How to Edit the Disturbing Subjects

How to Edit the Disturbing Subjects

lone person curled against a green wall When you edit works that make you emotional, it can get hard to cope. Today on the blog, I look at some of the self-care you need to do get through the rough work. This is the first of my weekly How To columns that deals with the human side of the “how to.” I hope you’ll leave your own suggestions for how to cope.

In discussing this with colleagues, I found it eye opening to see how each of us is touched by different subjects. We each have our own triggers, and sometimes things one person would see as dispassionate objective facts reminds another person of some trauma or makes them imagine a possible trauma, and they just can’t handle the work. In mental health circles, this is called vicarious trauma, and the editor may be more susceptible to it than the average reader simply because they delve so deeply into the manuscript for so long.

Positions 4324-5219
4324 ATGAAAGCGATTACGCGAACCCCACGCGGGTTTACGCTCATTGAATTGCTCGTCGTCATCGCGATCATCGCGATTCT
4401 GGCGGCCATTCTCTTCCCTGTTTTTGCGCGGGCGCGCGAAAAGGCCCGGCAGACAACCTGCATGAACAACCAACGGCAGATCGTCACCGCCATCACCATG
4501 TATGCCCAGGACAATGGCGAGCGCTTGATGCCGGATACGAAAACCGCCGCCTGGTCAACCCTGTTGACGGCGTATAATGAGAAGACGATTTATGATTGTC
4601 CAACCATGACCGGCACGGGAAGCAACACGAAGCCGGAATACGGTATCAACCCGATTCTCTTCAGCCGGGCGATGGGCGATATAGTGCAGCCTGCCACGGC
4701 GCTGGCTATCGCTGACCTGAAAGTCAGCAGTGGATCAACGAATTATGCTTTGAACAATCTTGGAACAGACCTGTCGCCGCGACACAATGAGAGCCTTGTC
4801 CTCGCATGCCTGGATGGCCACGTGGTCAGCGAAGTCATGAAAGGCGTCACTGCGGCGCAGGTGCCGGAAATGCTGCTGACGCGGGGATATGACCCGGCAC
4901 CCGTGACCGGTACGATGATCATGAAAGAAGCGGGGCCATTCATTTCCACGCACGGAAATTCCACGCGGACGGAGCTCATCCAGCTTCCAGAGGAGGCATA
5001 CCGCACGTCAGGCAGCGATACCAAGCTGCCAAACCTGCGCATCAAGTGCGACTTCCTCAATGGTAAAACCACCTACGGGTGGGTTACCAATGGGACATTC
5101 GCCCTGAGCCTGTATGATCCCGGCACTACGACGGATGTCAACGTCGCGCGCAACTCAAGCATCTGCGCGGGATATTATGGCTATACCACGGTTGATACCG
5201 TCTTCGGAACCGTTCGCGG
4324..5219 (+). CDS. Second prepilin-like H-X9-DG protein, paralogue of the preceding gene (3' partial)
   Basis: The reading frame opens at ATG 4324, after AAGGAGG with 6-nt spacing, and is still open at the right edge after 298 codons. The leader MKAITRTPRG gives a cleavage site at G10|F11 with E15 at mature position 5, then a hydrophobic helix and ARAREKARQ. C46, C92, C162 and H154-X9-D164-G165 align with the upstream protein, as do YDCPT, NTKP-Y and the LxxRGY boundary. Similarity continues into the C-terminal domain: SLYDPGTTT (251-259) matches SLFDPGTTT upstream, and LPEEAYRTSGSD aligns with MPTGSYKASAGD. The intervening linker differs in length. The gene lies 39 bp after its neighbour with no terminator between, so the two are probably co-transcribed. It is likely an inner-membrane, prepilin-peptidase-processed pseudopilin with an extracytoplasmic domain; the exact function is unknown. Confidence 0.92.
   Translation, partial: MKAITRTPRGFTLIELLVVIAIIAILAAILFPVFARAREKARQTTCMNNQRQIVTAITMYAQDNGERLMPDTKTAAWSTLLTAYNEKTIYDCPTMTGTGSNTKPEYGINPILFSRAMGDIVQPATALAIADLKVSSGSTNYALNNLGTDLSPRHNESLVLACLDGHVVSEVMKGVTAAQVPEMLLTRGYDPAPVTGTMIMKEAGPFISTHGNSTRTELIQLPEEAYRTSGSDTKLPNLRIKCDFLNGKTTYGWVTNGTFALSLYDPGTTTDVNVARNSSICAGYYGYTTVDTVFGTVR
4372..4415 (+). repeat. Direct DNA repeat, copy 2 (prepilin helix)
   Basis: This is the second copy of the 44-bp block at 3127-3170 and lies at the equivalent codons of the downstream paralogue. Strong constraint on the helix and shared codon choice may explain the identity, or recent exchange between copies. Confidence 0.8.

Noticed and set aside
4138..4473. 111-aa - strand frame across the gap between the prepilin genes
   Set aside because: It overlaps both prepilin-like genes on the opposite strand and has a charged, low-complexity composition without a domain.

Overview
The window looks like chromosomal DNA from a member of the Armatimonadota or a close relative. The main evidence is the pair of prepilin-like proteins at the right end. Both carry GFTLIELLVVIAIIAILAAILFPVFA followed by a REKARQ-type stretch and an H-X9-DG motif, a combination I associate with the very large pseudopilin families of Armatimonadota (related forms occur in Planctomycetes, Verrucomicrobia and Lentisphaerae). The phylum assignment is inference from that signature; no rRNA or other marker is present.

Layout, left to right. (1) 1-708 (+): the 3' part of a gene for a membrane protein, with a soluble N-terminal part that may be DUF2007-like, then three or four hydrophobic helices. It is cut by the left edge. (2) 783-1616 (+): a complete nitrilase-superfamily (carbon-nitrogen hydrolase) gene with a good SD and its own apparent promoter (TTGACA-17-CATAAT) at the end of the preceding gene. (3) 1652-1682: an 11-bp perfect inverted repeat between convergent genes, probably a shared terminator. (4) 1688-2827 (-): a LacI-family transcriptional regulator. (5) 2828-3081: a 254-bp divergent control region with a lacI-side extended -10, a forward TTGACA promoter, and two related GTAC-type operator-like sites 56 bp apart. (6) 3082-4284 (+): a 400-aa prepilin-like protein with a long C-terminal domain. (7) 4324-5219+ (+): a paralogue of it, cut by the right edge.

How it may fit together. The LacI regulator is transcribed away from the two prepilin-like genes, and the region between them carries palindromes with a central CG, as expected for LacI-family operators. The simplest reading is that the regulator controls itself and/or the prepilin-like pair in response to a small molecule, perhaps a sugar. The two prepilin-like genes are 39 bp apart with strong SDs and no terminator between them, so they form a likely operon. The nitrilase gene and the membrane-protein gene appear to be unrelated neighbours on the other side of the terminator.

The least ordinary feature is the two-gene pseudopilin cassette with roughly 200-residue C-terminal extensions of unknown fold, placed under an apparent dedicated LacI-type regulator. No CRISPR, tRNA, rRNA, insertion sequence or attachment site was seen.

I mean, if we can mourn the end of a book because we know we won’t see beloved characters again, imagine how intensely we might feel their trauma. I still haven’t resumed watching House of Cards since they killed off my favourite character. I’m still tantruming.

Me, I decided that I just don’t have the social resources to take on work I find truly disturbing. You might feel that way too. Sometimes there is just not enough chocolate in the world.

Link to my How To column on

Another resource from Poynter.

Photo by Sara Bjork used under CC BY-2.0 license.

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